Then there are some aspects of pitching that remain unaffected by all that has been going on around us. Here are three constants that I predict, with confidence, will remain so:

1. We are a people business (still playing buzzword bingo?) and it’s the team of people that is an agency’s most potent and persuasive pitch winner. Of course, any successful agency must have a threshold level of hygiene and capability across data, tech, platform integration, audience insight, MMM, cost and quality buying, operational excellence, MI reporting and more, to compete effectively. But these soon become table stakes and are rarely the difference between success and failure, certainly at the sharp end of the pitch. What sets agencies apart and sets the CMO and their teams hearts beating a little faster is an agency’s smarts, the strategic Jedi knight who, in lockstep with the rest of the team, tells a story and sells a vision of the future that excites, inspires, and ultimately persuades the client team to want to work with that agency.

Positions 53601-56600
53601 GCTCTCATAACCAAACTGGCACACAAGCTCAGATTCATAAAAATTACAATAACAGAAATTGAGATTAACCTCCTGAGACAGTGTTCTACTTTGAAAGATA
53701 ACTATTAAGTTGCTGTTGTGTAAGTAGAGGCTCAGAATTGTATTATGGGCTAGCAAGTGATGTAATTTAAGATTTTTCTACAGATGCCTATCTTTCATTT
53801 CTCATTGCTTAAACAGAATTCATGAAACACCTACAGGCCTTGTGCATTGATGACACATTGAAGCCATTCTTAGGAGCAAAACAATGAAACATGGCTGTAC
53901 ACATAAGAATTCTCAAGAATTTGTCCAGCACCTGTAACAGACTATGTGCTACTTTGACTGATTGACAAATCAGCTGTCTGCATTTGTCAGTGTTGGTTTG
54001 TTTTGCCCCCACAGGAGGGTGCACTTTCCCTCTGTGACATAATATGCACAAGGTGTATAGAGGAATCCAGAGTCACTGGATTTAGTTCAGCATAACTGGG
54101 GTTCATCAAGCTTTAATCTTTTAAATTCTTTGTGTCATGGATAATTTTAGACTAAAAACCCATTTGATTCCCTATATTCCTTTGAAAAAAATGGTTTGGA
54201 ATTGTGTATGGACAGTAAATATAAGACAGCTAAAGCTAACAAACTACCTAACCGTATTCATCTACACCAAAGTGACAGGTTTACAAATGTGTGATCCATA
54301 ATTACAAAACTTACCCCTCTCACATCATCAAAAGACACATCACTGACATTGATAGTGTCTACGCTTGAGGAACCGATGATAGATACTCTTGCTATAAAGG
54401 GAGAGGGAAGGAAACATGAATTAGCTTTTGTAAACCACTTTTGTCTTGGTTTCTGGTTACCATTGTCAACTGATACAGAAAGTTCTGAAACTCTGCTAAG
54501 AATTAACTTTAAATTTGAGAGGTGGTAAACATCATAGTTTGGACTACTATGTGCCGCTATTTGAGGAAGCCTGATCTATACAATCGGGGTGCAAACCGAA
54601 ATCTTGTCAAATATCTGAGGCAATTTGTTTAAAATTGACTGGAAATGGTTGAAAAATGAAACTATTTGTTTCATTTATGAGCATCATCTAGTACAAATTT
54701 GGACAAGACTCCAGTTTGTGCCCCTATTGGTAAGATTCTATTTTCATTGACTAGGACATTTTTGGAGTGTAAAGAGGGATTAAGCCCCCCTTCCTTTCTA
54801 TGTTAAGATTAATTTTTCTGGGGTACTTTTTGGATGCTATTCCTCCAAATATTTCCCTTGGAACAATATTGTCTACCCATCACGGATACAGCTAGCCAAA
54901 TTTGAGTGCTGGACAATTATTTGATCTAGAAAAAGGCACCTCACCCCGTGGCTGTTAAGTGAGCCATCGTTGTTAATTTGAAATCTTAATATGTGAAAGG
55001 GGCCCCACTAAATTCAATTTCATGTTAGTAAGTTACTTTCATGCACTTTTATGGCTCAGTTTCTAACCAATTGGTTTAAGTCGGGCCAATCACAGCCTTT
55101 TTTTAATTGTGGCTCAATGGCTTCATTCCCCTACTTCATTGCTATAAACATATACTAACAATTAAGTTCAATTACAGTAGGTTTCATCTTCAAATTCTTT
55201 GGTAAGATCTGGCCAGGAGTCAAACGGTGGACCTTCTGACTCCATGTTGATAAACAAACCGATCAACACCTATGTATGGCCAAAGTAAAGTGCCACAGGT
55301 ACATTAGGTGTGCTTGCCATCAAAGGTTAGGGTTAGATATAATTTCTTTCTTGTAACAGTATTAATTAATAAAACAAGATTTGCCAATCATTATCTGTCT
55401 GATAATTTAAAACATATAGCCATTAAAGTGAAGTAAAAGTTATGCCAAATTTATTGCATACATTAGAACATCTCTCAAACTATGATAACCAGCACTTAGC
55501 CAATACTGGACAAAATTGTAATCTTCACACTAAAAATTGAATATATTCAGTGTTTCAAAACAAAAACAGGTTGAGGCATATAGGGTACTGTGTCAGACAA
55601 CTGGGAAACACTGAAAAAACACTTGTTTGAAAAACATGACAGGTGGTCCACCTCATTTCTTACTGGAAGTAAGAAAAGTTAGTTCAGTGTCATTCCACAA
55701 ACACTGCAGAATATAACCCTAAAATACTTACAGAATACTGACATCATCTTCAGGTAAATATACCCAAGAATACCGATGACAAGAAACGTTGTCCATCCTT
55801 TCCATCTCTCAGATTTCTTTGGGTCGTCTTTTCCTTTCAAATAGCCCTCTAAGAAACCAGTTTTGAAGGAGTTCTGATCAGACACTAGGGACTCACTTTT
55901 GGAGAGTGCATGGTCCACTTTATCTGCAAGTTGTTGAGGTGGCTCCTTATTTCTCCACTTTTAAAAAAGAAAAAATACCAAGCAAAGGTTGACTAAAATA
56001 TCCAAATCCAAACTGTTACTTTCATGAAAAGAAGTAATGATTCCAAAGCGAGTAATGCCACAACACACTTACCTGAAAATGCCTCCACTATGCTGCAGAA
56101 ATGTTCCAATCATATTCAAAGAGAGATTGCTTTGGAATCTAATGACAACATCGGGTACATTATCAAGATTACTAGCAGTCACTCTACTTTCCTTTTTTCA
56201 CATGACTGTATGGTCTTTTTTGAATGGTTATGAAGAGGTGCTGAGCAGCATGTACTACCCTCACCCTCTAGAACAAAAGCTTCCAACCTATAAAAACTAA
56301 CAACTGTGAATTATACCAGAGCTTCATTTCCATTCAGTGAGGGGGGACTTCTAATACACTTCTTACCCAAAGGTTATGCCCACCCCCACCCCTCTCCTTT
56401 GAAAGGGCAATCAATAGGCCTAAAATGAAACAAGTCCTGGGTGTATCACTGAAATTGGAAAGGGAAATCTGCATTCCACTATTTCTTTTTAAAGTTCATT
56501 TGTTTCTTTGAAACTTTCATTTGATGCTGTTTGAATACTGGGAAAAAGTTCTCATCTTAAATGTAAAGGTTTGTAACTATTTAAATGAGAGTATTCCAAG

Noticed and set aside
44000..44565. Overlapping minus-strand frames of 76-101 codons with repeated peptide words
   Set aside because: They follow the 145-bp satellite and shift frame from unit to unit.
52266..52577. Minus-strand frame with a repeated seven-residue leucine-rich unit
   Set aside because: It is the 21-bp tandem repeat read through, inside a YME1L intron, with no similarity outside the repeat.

2. Sometimes saying no is not an option (see point 1 in the ‘what will change’ section above). The super-tanker global brands are on a never-ending journey of bedding in, working with or exiting media agency arrangements. Every year, depending on their governance lifecycle, there will be businesses that dock their accounts in a pitch port for what is never less than six months, and often much longer, before setting on their way with an evolved or completely new set of media agency partners. In 2021 AB InBev, Bayer, Chanel, Ferrero Rocher, Google, Kering Group, Meta, Sanofi and Unilever all reviewed, re-arranging their media agency deckchairs to varying degrees (too many nautical analogies?). And when the call comes from HQ in New York, London, Paris, or Tokyo to defend or attack the gazillion dollar opportunity, domestic offices have no say in the matter, regardless of how knackered or stressed their people feel. But what’s the alternative? For the 2022 supertanker opportunities, I suggest looking at the brands that haven’t reviewed since between 2017 and 2019 as three to five years appears to be a predominant timescale. Indeed, literally as I am writing this, VW has announced a review to kick off this year. Step forward any network that doesn’t have a global automotive account.